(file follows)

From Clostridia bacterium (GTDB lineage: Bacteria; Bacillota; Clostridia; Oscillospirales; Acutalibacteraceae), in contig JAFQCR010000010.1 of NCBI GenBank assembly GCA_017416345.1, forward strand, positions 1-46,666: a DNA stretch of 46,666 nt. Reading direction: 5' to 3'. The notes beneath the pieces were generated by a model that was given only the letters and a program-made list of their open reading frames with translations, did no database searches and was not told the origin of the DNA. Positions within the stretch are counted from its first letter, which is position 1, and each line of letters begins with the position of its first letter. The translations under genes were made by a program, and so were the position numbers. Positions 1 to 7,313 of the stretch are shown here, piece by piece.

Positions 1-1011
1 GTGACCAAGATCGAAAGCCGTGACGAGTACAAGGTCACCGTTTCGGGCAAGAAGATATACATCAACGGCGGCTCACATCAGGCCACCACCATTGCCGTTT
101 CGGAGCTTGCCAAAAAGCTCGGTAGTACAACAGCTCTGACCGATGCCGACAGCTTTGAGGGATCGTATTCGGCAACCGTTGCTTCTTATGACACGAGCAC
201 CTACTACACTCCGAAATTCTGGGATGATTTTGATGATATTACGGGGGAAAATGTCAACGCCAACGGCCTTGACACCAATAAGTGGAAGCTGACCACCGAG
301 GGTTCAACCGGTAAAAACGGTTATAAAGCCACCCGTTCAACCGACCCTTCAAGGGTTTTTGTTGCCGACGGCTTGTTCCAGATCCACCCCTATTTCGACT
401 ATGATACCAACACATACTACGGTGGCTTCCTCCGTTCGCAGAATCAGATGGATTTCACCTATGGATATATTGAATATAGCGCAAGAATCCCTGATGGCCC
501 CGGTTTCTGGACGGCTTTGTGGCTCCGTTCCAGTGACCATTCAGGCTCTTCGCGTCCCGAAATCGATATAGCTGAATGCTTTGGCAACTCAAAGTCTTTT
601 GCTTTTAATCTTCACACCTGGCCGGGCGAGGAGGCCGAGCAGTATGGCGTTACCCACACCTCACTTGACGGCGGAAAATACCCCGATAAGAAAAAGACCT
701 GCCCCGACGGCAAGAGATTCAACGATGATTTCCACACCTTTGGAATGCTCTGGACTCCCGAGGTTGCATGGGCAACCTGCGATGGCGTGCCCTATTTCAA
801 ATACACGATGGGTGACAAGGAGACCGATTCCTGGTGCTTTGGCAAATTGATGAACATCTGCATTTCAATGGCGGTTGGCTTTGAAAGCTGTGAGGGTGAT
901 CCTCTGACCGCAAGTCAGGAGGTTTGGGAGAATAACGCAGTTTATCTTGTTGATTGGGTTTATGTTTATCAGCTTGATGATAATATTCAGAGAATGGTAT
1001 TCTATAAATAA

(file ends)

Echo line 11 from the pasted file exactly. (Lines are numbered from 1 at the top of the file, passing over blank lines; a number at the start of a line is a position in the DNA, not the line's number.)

801 ATACACGATGGGTGACAAGGAGACCGATTCCTGGTGCTTTGGCAAATTGATGAACATCTGCATTTCAATGGCGGTTGGCTTTGAAAGCTGTGAGGGTGAT